- Do social media platforms have copyright grounds to take down your videos?
Social media platforms actually have an obligation under federal law to take down videos that may violate copyright law. According to the U.S. Copyright Office, “copyright infringement occurs when a copyrighted work is reproduced, distributed, performed, publicly displayed, or made into a derivative work without the permission of the copyright owner.” The Digital Millennium Copyright Act (“DMCA”) allows online service providers like YouTube and Facebook to avoid being held legally responsible when a user commits copyright infringement – but only if the online platform takes certain steps to cooperate with copyright owners to quickly and easily remove content that violates that owner’s copyright. YouTube’s “copyright strikes” system and Facebook’s intellectual property reporting process are essentially designed to comply with this law. YouTube provides various copyright management tools to copyright owners to help them police their content. Software like Content ID and the Copyright Match Tool relies on algorithms that scan the platform for content that includes sounds that match certain copyrighted material. The software flags the content and the owner can choose to block a whole video from being viewed; monetize the video by running ads against it, sometimes sharing revenue with the uploader; or allow the owner to track the video’s viewership statistics.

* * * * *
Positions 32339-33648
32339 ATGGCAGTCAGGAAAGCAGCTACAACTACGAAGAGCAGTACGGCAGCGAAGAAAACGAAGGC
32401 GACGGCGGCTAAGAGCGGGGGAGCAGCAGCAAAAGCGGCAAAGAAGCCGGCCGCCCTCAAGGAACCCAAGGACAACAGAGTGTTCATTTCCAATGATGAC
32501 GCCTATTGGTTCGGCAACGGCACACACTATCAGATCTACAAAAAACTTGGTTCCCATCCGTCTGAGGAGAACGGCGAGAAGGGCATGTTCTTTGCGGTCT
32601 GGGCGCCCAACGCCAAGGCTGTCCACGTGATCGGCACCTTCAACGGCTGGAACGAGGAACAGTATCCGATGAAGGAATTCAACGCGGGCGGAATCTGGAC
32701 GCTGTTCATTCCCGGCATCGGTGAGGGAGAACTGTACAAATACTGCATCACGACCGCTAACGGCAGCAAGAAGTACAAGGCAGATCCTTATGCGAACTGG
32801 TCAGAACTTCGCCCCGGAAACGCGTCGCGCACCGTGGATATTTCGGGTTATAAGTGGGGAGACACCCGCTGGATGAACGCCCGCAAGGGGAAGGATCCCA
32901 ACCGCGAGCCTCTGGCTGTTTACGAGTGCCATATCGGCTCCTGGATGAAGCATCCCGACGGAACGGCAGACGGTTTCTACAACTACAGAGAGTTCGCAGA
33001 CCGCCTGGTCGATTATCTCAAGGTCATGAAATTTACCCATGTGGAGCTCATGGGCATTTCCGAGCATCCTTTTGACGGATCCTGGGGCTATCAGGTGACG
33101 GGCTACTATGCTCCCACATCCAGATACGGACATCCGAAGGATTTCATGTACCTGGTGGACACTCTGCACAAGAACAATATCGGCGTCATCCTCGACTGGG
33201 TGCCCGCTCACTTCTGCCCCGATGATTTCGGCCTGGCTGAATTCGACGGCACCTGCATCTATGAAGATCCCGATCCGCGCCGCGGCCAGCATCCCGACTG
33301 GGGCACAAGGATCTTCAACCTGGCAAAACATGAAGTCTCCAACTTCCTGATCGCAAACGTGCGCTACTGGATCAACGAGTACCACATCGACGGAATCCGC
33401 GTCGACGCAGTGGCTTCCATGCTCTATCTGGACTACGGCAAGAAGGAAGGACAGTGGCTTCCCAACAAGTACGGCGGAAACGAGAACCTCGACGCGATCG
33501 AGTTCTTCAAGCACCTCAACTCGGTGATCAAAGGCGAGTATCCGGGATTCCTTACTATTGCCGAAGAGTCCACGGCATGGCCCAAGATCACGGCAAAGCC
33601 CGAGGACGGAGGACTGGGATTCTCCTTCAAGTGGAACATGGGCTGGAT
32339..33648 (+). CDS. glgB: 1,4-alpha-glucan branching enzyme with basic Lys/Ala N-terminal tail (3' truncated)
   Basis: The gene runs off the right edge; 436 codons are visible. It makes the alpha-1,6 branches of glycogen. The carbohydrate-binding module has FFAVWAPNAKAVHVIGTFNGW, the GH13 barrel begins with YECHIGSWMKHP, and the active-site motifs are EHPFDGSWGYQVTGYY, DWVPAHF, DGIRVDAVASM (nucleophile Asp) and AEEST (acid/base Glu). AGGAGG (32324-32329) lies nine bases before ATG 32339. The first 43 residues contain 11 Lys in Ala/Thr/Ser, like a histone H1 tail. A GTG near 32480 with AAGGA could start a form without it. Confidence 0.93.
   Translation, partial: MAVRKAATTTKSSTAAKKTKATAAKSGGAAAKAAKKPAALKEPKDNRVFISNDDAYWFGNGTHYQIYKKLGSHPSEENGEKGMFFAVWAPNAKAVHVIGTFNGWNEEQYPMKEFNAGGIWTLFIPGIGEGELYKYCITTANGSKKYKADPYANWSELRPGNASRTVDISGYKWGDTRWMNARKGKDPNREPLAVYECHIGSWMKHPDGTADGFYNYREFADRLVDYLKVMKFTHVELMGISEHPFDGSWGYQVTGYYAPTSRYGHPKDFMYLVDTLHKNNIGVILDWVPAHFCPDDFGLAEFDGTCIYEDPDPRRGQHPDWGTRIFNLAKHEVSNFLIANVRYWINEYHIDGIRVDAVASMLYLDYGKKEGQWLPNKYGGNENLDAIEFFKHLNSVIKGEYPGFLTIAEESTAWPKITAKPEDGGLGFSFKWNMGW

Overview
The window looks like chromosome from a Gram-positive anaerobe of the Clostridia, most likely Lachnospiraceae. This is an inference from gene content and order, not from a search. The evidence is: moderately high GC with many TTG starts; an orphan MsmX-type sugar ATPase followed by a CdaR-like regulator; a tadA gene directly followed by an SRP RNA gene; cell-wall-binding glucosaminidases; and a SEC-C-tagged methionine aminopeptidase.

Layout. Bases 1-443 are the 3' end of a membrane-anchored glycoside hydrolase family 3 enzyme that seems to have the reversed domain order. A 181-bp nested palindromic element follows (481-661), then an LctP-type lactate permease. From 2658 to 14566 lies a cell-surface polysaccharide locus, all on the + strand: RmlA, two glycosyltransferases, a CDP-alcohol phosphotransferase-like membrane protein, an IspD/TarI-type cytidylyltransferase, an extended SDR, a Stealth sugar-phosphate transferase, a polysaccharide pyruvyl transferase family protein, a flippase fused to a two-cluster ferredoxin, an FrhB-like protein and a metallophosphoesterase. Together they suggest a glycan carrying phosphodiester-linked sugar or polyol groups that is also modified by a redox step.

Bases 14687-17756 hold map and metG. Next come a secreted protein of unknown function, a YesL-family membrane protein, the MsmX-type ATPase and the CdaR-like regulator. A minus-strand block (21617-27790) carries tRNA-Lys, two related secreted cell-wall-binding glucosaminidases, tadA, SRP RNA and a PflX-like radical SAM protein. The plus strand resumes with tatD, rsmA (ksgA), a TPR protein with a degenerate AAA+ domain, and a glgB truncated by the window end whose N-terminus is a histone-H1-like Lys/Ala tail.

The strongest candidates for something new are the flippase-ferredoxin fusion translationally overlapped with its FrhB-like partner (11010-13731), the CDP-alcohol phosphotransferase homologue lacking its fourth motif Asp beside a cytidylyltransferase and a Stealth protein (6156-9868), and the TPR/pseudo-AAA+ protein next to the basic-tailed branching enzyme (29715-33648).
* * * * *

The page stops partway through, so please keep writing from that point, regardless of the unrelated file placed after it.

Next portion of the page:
The DMCA also requires online platforms to have a registered agent to receive copyright complaints. The provider must promptly remove content after receiving a complaint and have a counter-notice system which allows for the person whose content has been blocked to respond and have their content reposted. The social media platform must also have a way of dealing with “repeat” infringers, including removing the content they’ve posted after the provider has received multiple complaints or terminating their use the platform.
- Can I use an artist’s music for my social media videos?
You must have valid permission to use the music of another artist in your videos. Based on the complex nature of federal and international copyright law, it’s possible to infringe the copyright for a song even if you give the person credit in the video, you have not monetized the video, or you are using your own cover version of the song. Using another artist’s music in your video generally requires a licensing agreement. One or more individuals may be full or partial owners of the copyright to a musical recording. The process will require consent from everyone who holds a copyright on that specific song. The parties may sign a licensing agreement and they may agree to royalty payments, which are fractions of the revenue that your video generates that you distribute to the copyright owner as compensation for the right to use their song. While some recordings are available through royalty-free music companies where users can pay a fee to license music for a limited purpose, more extensive or ongoing use of an artist’s music may require tracking down copyright owners of the music to formulate a more detailed agreement.
- What do I do if YouTube or Facebook takes down my videos?